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Quantum annealing as defined by Chakrabarti 1981 and later implemented by Kadowaki and Nishimori 1998 uses a varying transverse magnetic field to facilitate tunneling through the energy landscape of an optimization problem. The system is prepared in the ground state of a Hamiltonian and then the transverse field is applied and slowly reduced (adiabatically) ...

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In the context of Ising optimizers having an initial Hamiltonian that commutes with the problem Hamiltonian means it is essentially products of $\sigma^Z$ operators, which means that its eigenstates are classical bitstrings. Hence the groundstate at the beginning ($t$=0) will be classical as well, not a superposition of all possible bitstrings. Moreover, ...

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Below you'll find a brief and simple example. I also recommend that you read A Tutorial on Formulating and Using QUBO Models as it covers the topic in more detail. Example using switches So your idiot sibling fancies themselves an electrician, and rewired your house's climate control system while you were out. Lucky for you, there are only two switches and ...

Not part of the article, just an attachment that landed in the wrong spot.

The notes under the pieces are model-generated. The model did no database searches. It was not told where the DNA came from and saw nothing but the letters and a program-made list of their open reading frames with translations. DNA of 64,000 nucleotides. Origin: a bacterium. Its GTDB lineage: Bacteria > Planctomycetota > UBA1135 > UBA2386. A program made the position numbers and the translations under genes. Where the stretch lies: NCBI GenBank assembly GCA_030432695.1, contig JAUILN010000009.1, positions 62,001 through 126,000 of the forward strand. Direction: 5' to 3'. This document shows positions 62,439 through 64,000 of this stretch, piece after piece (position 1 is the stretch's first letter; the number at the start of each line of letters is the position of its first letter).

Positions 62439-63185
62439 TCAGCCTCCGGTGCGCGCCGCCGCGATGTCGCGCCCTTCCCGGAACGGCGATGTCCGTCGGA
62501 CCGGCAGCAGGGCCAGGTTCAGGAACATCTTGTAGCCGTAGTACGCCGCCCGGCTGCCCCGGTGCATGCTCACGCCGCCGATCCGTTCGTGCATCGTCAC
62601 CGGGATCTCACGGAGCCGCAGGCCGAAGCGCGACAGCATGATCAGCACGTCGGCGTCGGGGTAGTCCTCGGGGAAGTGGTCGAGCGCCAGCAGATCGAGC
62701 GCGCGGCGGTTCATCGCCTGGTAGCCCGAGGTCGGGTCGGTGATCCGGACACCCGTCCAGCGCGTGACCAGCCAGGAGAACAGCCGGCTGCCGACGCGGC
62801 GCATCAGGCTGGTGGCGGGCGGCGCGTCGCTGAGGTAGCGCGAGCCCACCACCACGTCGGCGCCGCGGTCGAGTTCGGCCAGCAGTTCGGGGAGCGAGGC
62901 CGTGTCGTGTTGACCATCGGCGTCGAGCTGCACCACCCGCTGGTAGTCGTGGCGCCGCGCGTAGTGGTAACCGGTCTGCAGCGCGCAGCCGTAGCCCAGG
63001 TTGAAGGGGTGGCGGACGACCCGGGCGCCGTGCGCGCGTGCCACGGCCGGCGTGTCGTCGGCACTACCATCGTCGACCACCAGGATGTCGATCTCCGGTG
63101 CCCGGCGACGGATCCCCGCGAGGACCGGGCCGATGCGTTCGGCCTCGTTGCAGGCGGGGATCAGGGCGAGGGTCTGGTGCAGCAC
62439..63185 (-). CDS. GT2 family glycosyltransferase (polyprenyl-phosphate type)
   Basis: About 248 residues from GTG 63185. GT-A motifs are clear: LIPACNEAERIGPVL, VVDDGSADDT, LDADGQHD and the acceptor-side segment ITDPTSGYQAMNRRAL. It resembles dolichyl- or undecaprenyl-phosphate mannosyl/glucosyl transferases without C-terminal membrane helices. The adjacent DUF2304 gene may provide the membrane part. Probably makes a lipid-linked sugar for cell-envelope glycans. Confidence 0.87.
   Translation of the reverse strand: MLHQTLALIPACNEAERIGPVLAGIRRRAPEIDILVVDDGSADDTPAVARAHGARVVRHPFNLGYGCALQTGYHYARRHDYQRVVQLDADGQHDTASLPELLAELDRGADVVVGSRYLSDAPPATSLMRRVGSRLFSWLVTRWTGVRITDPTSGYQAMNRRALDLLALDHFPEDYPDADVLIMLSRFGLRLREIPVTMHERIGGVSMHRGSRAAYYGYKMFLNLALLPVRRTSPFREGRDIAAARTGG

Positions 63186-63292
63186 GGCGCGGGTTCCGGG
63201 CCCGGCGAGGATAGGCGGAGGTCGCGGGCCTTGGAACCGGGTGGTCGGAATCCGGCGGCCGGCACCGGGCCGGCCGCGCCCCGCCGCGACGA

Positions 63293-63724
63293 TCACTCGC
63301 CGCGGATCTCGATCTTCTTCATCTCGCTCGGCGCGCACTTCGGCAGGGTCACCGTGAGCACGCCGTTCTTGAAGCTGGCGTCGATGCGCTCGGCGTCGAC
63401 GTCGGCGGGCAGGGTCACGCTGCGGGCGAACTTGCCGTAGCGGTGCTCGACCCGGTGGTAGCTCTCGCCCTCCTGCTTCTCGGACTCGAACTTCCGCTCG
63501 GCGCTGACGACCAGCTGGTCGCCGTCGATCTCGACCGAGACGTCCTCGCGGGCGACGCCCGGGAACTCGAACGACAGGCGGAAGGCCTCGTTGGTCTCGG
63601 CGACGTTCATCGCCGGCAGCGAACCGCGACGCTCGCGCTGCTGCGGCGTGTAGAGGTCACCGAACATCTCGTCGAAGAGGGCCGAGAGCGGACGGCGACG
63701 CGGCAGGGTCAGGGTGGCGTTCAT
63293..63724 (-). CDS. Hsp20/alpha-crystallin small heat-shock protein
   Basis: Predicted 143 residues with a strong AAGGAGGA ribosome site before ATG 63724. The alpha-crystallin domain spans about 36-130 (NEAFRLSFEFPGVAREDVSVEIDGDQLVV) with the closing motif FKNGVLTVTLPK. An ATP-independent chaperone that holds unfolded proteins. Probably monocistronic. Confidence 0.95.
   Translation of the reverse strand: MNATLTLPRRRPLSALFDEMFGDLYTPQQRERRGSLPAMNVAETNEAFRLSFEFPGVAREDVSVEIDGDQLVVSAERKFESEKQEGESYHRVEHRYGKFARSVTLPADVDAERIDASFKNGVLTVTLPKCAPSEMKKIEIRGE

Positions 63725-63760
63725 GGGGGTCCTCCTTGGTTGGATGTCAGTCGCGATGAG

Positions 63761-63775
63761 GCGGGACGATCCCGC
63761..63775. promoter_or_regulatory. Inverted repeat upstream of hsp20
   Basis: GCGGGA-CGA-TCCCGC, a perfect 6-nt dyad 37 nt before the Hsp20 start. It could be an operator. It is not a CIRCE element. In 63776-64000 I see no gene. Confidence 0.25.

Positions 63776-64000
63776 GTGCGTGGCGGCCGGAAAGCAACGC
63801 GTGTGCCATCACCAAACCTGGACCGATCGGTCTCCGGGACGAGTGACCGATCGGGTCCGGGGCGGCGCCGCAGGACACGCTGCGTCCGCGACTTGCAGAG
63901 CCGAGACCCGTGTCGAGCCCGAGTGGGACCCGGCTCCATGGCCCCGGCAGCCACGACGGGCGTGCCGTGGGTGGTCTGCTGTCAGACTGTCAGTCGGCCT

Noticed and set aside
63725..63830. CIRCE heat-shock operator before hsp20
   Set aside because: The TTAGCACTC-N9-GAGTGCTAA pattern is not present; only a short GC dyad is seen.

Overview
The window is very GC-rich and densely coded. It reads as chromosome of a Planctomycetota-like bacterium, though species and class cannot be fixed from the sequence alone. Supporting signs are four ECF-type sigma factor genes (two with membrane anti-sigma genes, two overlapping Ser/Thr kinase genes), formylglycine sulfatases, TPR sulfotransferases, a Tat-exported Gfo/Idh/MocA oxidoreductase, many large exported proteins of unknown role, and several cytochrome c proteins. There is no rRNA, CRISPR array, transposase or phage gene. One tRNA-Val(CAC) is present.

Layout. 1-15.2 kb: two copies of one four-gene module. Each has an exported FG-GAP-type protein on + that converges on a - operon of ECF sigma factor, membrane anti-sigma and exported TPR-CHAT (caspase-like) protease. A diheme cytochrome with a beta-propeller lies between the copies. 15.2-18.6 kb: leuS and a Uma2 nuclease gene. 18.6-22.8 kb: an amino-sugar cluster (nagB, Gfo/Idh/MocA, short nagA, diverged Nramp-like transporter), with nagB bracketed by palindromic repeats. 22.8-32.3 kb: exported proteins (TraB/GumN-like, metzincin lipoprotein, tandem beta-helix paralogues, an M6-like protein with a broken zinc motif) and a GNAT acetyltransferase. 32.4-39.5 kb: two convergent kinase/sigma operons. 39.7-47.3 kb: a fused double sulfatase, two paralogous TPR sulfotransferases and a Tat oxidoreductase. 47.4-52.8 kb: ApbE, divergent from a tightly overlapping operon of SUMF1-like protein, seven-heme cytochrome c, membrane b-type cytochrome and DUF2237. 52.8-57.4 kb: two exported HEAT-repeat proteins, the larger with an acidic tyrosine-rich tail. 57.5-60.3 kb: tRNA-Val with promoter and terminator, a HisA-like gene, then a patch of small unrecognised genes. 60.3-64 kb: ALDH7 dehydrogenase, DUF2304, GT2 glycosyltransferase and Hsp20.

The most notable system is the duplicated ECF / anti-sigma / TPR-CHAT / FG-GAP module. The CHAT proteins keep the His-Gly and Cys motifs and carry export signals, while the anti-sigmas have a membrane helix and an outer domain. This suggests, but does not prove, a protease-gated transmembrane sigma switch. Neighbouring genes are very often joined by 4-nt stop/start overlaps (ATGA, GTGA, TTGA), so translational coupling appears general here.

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If you use infinite depth then QAOA can be consider as quantum annealer on gate-based. The authors of QAOA original paper probably deduce it from quantum annealing. What I mean by infinite depth is you take $p \to \infty$ in the operator $$U(\beta, \gamma) = \Pi_{i=1}^p U_B(\beta_i)U_C(\gamma_i)$$ Your are right about the commutation problem. However, ...

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For a problem of size $N$, computational complexity of quantum annealing is $\mathcal{O}(e^{\sqrt{N}})$. This is better than simulated annealing, which has a complexity of $\mathcal{O}(e^{N})$. Both these complexities are mentioned in this paper. More analysis needs to be done to answer this question quantitatively. But, qualitatively, we can expect to have ...

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Adam gave an excellent answer explaining that the "decision version" of the Ising model could be considered NP-complete, but the term doesn't make sense without that extra context. I'll answer some of the other parts which I think were not yet addressed: "But I don't know an obvious algorithm to check if a given solution is the true ground ...